It said the hurricane-related disruptions lowered the change in total industrial production in September about 2 1/2 percentage points. The return to operation in October of most of the affected facilities boosted the change in output about 2 percentage points.

The Fed said the aircraft strike reduced industrial production 1/2 percentage point in September and an additional 0.1 percentage point in October. Over the 12 months ending in October, industrial production was 4.1% lower.

Manufacturing production increased 0.6% in October, after falling 3.7% in September. Manufacturing capacity utilization increased to 73.8% from 73.5%. Manufacturing of motor vehicles and parts fell 3.5% last month compared with September. It rose 1.3% in September compared with August.

For the year, auto and parts production was down 18.4%. Excluding motor vehicles and parts, industrial production would have increased 0.2% in October. Production ex-auto in September dropped 3.7%. U.S. utilities output climbed 0.4% in October and the sector's capacity usage was 83.5%, up from 83.3% in September.


Sterling jumps on profit taking but downtrend intact

LONDON - Sterling rose against the dollar on Monday as traders took profits on the pound's tumble last week and shook off the lack of a major break-through on global economic policy at a weekend meeting of world leaders.

The pound rose more than 1 percent against the dollar in thin trade, but hovered near a record low on a trade-weighted basis as only limited progress at a G20 gathering, along with more grim UK economic data, kept intact the view that a British recession will likely be deep and painful.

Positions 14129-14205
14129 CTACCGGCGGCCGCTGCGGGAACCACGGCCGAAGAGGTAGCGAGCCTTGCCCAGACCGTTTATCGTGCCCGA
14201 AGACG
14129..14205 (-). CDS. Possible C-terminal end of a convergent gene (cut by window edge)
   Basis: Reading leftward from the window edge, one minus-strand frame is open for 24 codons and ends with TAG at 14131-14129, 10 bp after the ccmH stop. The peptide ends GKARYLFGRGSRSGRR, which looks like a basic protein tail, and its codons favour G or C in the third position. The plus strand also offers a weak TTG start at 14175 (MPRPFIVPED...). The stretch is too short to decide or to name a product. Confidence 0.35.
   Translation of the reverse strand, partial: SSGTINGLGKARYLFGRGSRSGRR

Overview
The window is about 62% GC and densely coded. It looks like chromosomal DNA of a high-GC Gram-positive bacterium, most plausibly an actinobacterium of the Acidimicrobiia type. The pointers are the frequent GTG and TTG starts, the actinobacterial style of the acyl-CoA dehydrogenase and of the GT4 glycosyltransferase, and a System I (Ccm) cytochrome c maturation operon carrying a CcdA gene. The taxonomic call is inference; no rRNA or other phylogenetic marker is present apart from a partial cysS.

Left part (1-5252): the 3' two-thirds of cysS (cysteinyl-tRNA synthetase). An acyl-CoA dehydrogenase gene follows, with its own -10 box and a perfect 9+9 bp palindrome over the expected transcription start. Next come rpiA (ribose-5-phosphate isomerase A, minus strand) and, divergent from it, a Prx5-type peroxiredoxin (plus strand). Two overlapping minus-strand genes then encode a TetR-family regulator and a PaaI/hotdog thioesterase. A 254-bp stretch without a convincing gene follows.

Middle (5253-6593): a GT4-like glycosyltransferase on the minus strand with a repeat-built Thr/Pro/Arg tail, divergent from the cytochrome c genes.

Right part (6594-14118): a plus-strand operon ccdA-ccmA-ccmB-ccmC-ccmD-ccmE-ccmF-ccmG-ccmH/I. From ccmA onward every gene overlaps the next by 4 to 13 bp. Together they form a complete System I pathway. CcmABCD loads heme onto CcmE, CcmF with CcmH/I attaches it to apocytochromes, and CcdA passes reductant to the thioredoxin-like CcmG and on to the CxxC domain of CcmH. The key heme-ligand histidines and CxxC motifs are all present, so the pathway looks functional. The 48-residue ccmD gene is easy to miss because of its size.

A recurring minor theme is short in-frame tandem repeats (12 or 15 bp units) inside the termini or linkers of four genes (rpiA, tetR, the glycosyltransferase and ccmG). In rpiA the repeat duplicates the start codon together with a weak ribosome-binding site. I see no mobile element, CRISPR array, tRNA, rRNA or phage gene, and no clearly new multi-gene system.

The Confederation of British Industry said the UK will suffer its sharpest economic contraction in nearly 20 years in 2009 and a housing survey showed asking prices for UK homes tumbled 2.9 percent in November alone. Sterling's downtrend remains firmly intact after having plummeted around 25 percent against the dollar and 16 percent versus the euro so far this year.

"Sterling still remains vulnerable," said Steve Barrow, head of G10 currency research at Standard Bank. "The G20 outcome is not positive for assets like stocks, which should keep sterling weak in the broad sense."

But he said the pound's relative buoyancy on Monday may be a sign that the pace of losses may be slowing slightly.

Sterling rose roughly 1.3 percent to a session high of $1.4964 by 0928 GMT but hovered in range of $1.4560 hit late last week, its weakest level since mid-2002, as expectations that a global recession will likely hit the UK harder than other countries continued to undermine the currency.